Discussion on Goodfellas via messages, staring Luke and oldkid:
Wasn't sure if I should post this on the actual thread since it was a while back, but I've been reading the survey results of various posters that I've enjoyed posts from since joining a few days ago (I really liked your contributions to the Meek's Cutoff discussion)....and when I read your survey, I saw you emphatically HATED Goodfellas, which I found fascinating. Have you written about that anywhere? It's not in my personal top 10 or anything, but I think it's a great film and I don't think I've talked to anyone who hates it. I'd be interested to hear your take on it.
I don't write much about films I hate and so I have never written a formal review of Goodfellas. verbals and I have, however, had discussions on the subject, I just don't remember where.
First of all, I want to say that the film is excellent in all technical aspects-- script, cinematography, acting, ect, is all top-notch. My problem has more to do with how I view people.
I don't believe that anyone is all bad nor have I met anyone like that. I have met people who have betrayed their friends, I have met criminals and drug dealers and people who have threatened my life and others. But they all did it due to a mental weakness on their part or because they have a poor idea of what is good. Goodfellas has no likable characters, no one who even has a portion of their personality that is pleasant. Thus, watching this film, there is no entertainment value, just a bunch of fictional bad people doing bad things with no spark of hope or good qualities. It just made me miserable, and I don't think people like this exist.
The Godfather films make a lot more sense to me. There are bad people, but they do bad for good reasons, or reasons they like to think are good. The motivations are mixed, and the morality is mixed, just like real life. Goodfellas isn't realistic and it is two hours of misery.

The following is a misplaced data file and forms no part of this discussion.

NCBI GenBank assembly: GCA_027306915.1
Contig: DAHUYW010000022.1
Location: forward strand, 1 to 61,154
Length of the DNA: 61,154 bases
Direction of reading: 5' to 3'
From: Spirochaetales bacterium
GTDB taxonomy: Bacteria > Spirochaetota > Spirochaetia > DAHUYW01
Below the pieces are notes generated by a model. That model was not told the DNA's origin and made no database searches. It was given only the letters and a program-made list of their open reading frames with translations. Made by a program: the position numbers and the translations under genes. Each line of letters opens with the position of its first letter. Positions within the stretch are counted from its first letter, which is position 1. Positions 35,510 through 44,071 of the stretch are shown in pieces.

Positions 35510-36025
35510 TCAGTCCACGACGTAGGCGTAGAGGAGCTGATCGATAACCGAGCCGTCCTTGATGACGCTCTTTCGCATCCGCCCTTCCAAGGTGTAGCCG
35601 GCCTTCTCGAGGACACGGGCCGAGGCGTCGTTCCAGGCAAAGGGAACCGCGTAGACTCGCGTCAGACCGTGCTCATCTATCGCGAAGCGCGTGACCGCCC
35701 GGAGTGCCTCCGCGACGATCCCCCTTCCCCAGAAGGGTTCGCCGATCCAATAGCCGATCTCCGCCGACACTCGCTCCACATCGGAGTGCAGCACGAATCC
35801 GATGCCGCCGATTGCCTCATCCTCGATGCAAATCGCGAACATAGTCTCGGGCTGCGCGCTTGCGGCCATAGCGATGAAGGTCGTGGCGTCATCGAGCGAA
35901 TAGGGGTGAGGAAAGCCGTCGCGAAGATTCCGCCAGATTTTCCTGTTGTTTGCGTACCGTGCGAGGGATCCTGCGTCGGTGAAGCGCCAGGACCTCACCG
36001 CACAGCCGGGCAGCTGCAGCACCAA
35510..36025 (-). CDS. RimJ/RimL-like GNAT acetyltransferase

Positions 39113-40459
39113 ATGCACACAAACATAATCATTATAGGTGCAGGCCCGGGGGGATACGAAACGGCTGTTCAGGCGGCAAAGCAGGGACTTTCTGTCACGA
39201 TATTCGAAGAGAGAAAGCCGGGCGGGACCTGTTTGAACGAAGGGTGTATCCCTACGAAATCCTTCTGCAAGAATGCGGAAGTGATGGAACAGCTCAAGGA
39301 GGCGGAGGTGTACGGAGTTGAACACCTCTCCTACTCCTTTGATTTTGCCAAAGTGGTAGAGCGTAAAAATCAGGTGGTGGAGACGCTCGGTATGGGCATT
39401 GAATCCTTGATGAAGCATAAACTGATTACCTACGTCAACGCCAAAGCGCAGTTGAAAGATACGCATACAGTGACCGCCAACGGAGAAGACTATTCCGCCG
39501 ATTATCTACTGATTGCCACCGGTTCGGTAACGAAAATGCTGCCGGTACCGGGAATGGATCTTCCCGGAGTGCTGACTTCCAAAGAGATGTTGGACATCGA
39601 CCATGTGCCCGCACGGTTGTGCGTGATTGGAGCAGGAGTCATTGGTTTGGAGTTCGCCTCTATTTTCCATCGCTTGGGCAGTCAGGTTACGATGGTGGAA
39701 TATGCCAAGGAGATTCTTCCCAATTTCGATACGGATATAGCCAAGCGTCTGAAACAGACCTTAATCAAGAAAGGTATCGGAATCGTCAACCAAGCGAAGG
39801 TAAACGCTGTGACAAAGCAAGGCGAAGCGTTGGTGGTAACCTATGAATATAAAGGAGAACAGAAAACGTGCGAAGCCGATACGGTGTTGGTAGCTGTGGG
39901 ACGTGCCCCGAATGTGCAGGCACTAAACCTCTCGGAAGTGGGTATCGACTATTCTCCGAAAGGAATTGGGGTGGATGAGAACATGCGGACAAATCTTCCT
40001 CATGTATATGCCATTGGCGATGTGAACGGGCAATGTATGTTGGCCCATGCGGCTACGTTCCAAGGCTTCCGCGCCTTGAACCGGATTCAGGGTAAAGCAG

That's my take.
That's an interesting and thoroughly reasonable take. Obviously I'm not expecting you to change your mind, but I guess I would argue that 'mental weakness and a poor idea of what is good' definitely describes many of the characters, and I guess I would disagree they have no redeeming qualities....but I see what you're saying, especially in regards to, for example, DeNiro's character.
I also think it works in a broader way that I find very engaging. It examines why people join organizations like this, the dangers of group-think and pack mentality, as well as pointing out that the 'American Dream', self-starter, bootstraps narrative we're all fed in North America is inevitably adopted by the criminal element, and indeed is one of the few places where that dream can actually seem achievable (which something like The Wire is all about).
Anyway, thanks for taking the time to write back. Appreciate your insight.
And The Wire is one of my favorite TV shows, but that is a prime example of everyone having mixed motivations.
I think I would have liked the film better if it had explored the idea of why the organization was attractive. It's there, at the beginning, and then dropped as we see more and more how immoral the individuals of the organization are, until we find out that everyone betrayed everyone else at the end.
I work with people who are criminals every day. And no matter how horrible some of these folks are, there are standards that they will absolutely stand by, one of them being not to rat anyone out. No one will do that, even if it benefits the community or themselves. This organization gives lip service to that standard, and then the give it up in a way I've never seen the underground do. And they ALL do it. They can't even stand by their own weak principles, there is no loyalty, even by those who were raised in that loyalty. It just makes no sense.
I'm interested that you think seeing what was attractive about the organization was dropped early and that everyone betrays everyone.
My memory of the film is that you see both the financial/power benefits, and that even when people go to prison, they remain influential, and stick together as a family unit. I also am pretty sure it's only Henry Hill who betrays everyone. That's part of the interesting arc of his character in my opinion. He's presented to us as our de facto hero, as he is seemingly less violent and cruel than either DeNiro or Pesci...but in the end, he is portrayed as ratting out everyone who was once loyal to him, eliminating one of the only claims to some kind of morality he might have had. Am I wrong? Do they all rat each other out? What you're talking about with the feeling of loyalty among the criminals you've worked with is the exact thing I always felt Henry Hill betrays, which is not painted as a heroic act, but a cowardly one.
From the code of loyalty they discussed early in the film, they all, not just Henry, betrayed it, some of them simultaneously. They were ready to give up on the community, it was just too hard, too dangerous. They were all cowards as well as criminals, in my book.